Walt Disney Co. chairman and CEO Bob Iger told CNBC Monday that its flagship sports channel ESPN could eventually be sold direct to consumers like a growing number of channels, but that it wouldn’t happen in the next five years.
Iger told CNBC’s “Squawk Box” that ESPN could at some point bypass distributors like Home Box Office’s direct-to-consumer HBO Now offering, but said that ESPN would look for much deeper penetration into the marketplace.
“Five years out, I don’t think you see significant change,” Iger told CNBC’s Squawk Box. “I think eventually ESPN becomes a business that is sold directly to the consumers, where there is an engagement in that ESPN will know who their consumers are, will use that info to customize their product, enable personalization to essentially engage in a much more effective way and also to offer advertisers more value as well. That’s longer term. I think there is an inevitability to that, but I don’t think it is right around the corner.”
HBO launched HBO Now in April and initially targeted the 10 million or so broadband-only households that don’t subscribe to a pay TV service. ESPN is available to about 93 million households through its traditional carriage arrangements with telco, cable and satellite TV service providers.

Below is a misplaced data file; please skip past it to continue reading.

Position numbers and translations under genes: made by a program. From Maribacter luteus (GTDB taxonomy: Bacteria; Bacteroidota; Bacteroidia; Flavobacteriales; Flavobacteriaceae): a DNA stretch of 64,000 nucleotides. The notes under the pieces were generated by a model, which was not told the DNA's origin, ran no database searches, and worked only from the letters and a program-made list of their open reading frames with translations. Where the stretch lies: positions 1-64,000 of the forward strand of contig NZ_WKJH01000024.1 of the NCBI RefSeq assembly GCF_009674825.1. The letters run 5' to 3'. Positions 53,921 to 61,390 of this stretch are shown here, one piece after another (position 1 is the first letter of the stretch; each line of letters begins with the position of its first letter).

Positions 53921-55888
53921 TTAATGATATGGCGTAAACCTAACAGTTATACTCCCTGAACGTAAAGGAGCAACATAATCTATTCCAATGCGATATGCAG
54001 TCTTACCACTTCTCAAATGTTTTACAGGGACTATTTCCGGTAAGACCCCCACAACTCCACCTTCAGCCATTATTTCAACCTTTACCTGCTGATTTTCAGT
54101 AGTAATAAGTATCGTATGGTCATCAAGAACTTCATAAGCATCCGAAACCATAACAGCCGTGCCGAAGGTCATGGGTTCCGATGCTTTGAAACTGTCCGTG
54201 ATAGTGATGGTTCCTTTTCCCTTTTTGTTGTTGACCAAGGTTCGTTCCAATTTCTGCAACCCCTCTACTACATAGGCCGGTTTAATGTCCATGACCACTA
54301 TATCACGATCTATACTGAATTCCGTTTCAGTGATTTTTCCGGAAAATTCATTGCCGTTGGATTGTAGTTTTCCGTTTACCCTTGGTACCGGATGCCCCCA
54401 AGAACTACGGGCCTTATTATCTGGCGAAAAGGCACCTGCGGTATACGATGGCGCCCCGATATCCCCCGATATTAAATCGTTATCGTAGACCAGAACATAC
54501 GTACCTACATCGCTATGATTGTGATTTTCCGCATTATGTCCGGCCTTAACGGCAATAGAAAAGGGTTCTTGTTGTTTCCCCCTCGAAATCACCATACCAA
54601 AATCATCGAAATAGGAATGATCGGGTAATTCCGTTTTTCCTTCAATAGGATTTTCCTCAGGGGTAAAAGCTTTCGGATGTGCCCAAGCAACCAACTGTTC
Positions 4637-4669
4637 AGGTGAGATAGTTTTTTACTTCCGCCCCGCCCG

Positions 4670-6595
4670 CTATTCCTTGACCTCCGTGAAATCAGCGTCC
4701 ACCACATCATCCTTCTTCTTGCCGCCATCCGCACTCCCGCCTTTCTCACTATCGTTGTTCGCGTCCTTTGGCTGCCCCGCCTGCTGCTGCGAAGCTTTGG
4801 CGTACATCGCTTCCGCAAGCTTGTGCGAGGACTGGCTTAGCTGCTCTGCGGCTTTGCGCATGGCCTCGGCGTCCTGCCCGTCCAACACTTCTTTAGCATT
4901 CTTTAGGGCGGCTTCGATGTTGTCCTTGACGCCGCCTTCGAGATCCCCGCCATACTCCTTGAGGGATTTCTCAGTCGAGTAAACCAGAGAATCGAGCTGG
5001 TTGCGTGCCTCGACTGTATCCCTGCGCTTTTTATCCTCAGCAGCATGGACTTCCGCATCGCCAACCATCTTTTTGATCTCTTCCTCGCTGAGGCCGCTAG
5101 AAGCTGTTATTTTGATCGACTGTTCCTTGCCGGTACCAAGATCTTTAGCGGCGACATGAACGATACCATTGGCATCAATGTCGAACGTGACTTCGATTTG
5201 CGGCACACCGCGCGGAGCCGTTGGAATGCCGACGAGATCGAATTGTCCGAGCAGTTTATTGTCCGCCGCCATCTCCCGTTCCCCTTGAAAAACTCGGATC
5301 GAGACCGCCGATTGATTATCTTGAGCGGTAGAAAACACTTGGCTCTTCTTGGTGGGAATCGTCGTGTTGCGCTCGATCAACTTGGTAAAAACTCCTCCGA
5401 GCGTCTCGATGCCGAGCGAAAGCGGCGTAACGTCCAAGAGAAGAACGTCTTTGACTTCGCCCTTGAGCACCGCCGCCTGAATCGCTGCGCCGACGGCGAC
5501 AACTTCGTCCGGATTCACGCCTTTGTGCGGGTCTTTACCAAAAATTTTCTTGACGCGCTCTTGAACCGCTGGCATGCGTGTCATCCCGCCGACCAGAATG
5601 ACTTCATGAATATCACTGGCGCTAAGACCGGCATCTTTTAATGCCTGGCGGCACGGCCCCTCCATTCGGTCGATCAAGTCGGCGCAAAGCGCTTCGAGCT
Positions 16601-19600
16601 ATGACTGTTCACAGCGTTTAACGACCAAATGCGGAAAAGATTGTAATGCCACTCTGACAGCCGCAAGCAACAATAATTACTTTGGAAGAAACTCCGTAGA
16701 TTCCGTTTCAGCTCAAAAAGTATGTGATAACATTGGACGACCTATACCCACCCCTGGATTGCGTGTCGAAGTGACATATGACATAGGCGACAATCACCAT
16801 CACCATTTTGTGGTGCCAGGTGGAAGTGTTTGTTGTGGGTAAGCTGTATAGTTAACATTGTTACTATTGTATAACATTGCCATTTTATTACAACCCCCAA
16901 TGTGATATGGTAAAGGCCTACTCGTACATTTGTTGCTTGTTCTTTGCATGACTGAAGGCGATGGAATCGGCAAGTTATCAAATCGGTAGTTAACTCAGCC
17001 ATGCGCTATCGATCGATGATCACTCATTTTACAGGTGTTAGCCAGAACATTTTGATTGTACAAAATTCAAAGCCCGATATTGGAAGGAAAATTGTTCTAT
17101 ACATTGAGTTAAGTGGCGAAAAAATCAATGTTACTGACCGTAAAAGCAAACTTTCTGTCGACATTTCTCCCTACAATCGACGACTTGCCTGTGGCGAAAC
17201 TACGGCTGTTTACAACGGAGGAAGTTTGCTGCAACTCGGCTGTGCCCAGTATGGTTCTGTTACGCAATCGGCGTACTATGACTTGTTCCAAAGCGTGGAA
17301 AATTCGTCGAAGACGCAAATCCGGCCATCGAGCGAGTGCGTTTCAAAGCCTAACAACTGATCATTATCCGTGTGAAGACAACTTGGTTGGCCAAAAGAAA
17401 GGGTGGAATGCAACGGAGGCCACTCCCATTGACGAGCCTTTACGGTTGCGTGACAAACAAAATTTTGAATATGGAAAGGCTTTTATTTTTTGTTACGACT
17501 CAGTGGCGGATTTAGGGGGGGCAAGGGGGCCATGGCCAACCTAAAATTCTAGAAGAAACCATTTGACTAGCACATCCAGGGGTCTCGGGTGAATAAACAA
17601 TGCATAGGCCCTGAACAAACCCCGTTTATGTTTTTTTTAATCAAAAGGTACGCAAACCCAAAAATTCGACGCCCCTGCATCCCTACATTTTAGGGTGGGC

“Disney [Channel] is another brand and product that could be sold directly to the customer,” Iger told Squawk Box.
Iger wouldn’t speculate on how a standalone ESPN offering would be priced, although some analysts have said it would cost between $21 and $28 per month.
“We’ve done some research, but it’s all conjecture at this point. Until the product is really taken out, we really don’t know,” Iger said.
Iger added that ESPN has enjoyed strong viewership, especially for its live sports, and that ratings this year have outpaced those of 2013. He noted that 2014 was a bit of an anomaly because of the World Cup soccer championship.